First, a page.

For 70 years, the Ryersonian has covered our campus community: the people who study, work and teach here and others in the neighbourhood.

Starting this September, the way the Ryersonian reaches its audience will change. The newsroom will become a “digital-first” operation, with students being given more time and resources to produce multi-platform packages for our website, Students will also produce a monthly full-length TV broadcast and a weekly podcast. The Ryersonian newspaper will be published three times each semester.

“We still believe in the power of print to tell stories. We still have an affinity for print at a time when many journalism schools—from Carleton University to Sacramento State—have stopped printing their newspapers to go digital only,” said Peter Bakogeorge, Ryersonian instructor. “Our audience will find expanded coverage of news stories first reported online as well as longer-form stories about the people and issues engaging our on-campus and off-campus communities.”

For most of its history, the only way people could access the Ryersonian was via the weekly newspaper. However, 10 years ago the School decided to converge all the platforms, rolling all the streams (TV, online and the weekly print newspaper) into one integrated newsroom. Students were expected to do it all—and then more—as podcasting and social media became more prominent.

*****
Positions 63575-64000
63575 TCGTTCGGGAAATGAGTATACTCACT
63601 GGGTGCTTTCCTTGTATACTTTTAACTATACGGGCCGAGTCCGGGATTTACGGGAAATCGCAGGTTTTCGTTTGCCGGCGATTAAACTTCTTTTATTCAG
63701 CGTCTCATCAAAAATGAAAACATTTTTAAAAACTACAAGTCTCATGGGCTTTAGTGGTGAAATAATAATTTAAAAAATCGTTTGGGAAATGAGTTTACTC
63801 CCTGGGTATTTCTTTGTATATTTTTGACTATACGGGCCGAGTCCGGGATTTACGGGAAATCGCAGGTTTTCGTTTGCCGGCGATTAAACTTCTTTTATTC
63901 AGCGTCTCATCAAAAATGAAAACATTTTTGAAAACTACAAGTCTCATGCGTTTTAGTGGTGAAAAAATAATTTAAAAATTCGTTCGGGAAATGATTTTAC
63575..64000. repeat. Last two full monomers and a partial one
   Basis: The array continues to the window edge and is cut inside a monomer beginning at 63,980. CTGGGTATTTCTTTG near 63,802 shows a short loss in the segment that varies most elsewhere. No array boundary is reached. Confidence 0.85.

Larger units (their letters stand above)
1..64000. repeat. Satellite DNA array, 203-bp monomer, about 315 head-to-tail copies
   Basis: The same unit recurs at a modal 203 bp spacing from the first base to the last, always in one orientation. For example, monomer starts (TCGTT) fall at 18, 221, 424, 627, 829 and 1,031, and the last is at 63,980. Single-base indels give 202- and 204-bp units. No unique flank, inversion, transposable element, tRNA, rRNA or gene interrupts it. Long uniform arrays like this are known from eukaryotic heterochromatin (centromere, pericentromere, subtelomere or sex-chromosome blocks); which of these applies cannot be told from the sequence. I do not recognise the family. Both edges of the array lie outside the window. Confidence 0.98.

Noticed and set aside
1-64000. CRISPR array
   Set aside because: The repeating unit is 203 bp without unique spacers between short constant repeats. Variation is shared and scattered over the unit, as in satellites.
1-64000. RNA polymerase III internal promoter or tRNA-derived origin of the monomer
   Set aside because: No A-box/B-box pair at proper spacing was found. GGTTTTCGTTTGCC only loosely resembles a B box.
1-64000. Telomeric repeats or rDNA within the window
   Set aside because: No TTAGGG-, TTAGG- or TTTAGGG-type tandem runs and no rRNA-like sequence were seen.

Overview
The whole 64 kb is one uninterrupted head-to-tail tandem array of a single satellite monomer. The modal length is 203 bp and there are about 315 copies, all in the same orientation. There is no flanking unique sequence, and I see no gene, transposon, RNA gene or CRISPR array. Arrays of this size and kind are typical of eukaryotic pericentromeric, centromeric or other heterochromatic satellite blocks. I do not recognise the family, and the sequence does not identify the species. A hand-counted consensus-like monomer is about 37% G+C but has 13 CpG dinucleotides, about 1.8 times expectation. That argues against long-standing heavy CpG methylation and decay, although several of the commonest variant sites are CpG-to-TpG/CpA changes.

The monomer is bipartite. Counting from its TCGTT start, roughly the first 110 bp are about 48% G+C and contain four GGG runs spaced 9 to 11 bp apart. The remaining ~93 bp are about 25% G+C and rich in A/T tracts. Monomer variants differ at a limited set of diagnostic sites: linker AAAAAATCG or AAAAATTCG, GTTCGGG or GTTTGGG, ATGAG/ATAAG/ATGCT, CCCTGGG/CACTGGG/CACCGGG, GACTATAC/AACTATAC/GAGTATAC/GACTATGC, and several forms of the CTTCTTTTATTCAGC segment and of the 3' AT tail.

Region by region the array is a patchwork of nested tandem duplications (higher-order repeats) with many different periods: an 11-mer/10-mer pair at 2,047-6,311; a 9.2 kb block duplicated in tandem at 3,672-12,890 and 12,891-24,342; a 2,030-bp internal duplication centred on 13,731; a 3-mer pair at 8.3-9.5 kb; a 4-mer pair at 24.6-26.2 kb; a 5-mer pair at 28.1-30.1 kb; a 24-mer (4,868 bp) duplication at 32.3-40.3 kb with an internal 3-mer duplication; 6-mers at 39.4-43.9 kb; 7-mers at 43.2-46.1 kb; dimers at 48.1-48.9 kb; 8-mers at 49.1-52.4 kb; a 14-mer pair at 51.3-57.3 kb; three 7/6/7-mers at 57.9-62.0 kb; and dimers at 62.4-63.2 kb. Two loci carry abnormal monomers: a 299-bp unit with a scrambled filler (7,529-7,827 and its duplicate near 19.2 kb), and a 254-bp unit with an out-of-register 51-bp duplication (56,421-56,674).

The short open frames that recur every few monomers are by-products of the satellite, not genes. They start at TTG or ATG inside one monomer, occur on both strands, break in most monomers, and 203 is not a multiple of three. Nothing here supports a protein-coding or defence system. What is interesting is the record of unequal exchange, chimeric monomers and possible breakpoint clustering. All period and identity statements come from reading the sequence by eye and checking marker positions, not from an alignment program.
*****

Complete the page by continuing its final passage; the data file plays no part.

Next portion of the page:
Though the Ryersonian began calling itself a “digital-first” newsroom, asking students to produce online, audio, video and social media content and then lay out and produce a newspaper every Wednesday meant that sometimes the other mediums came first. That meant that, at times, the newsroom’s focus was “digital-last.”

Earlier this year, RSJ staff and faculty were asked: “If we were starting a newsroom for our senior students today, what would it look like?”

Based on those discussions, the Ryersonian decided to go where its audience is, refocusing student efforts to newsgathering and publication for the online community.

“The changes coming to our newsroom will give our students even more opportunities to do what they have always done well, which is to tell the story of Ryerson and the Toronto Centre community,” said Bakogeorge.  “I’m confident they will embrace doing more breaking news and more in-depth storytelling.”

Students will have more time to report breaking news. They will produce stories quickly for audiences to find first on social media, then enhance and develop them with audio, video, visuals, infographics and text. The site and @theryersonian will be more lively and robust and the destination for our community members who want the breaking news from campus and off-campus.

The changes will provide our students with an enriched newsroom experience, allowing them to use more tools to tell exceptional stories. The expanded coverage of our community—the neighbourhoods around our downtown campus—which we began in the past couple of years, will continue.

“We’re excited about the opportunities to innovate, producing news and telling stories across all our platforms and giving final-year students real-world, professional experience,” said RSJ Chair, Janice Neil.